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Before I start a disclaimer, I should add a little disclaimer, that I am relatively new to Cocoa development and C in general.

However I do have a copy of 'Cocoa Programming for Mac OS X 3rd edition' by Aaron Hillegass, which I am working through and using as a base, if anybody has a copy I am using the 'AmaZone' example on page 346 as a template and base.

I trying to develop a small client app that takes a search string then displays results from a database accordingly.

The database will contain a: list of files, their location, description & creation date, so for the moment the field number and types will remain the same.

After looking around on SO, I saw something like:

NSURL *myURL = [NSURL URLWithString:@"http://www.myserver.com/results.php"];
NSArray *sqlResults = [[NSArray alloc] initWithContentsOfURL:myURL];

I've worked with php before, so my current thinking after seeing this is create a php script on the server that queries the database, and creates an XML output.

And with the XML response, just parse it.

Would this be ok? as is there any major pitfalls anybody can see, that I can't.

I know there are some database bundles, I've had a look at BaseTen for Postgres, but being relatively new to this, didn't want to get in over my head.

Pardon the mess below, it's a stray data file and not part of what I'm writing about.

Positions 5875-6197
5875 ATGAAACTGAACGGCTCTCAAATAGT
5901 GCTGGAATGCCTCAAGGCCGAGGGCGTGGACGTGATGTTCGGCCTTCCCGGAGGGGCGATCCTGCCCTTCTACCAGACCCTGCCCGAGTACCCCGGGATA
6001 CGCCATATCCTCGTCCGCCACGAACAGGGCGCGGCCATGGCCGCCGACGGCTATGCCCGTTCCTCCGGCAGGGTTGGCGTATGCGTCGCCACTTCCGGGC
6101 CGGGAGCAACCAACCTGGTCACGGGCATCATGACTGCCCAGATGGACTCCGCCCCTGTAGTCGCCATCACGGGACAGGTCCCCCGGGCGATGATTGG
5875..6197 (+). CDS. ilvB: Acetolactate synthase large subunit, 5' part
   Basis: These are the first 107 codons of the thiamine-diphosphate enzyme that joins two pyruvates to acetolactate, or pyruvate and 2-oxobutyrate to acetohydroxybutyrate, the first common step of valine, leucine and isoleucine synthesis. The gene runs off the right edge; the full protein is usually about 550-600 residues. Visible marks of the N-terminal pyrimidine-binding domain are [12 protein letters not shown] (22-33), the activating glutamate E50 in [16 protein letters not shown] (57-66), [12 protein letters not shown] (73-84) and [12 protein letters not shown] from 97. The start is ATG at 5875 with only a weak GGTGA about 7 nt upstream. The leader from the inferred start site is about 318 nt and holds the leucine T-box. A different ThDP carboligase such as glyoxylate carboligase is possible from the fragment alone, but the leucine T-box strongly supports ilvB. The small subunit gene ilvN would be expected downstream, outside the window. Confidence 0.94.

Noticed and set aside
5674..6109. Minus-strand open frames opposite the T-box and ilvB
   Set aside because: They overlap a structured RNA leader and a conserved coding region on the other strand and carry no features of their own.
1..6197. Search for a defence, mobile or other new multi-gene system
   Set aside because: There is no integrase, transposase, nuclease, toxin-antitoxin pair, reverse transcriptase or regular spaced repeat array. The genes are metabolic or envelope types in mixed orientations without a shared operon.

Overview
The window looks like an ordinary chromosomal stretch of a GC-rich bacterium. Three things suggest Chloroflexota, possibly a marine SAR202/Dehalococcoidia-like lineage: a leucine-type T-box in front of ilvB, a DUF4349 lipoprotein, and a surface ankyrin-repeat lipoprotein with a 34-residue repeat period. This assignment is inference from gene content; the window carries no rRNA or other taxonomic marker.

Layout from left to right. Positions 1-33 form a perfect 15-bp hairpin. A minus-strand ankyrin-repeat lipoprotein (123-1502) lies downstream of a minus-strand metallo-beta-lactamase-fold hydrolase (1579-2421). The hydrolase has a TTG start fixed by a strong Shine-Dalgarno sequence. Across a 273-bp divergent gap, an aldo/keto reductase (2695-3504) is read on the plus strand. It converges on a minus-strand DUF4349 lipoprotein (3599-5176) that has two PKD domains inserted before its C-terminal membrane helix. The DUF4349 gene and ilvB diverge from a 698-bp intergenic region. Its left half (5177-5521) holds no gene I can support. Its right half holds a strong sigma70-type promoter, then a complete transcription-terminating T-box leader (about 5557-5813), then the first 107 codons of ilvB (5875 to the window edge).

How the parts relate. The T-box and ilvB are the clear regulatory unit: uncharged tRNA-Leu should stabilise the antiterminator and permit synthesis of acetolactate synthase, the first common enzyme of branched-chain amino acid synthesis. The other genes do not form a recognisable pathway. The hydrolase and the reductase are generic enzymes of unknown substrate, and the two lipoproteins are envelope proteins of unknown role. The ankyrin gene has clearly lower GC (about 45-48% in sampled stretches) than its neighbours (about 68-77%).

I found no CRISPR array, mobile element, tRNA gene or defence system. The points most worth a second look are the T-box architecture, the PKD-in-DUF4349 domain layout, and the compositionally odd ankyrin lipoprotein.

Or if anybody else has any other suggestions and ideas, they would be greatly appreciated.

share|improve this question
I'd suggest using JSON for interaction with your web service rather than XML. It's much lighter-weight and easier to work with on both the server and client side. There's a Cocoa framework for it here: code.google.com/p/json-framework – Rob Keniger May 11 '10 at 2:58
up vote 2 down vote accepted

If your database is on a server, then this is a reasonable approach, and is exactly what Apple do with iTunes (only they use WebObjects, not php, for good enough reasons).

If the database is on your Mac OS X machine, then you should look at CoreData (also in Aaron's book, in a different chapter).

To improve your example, you should use asynchronous methods on NSURLConnection, which will involve looking at the delegate protocols.

share|improve this answer
I think you mean asynchronous methods. – Rob Keniger May 11 '10 at 2:56
I did. Thanks, and corrected. – Paul Lynch May 11 '10 at 7:38

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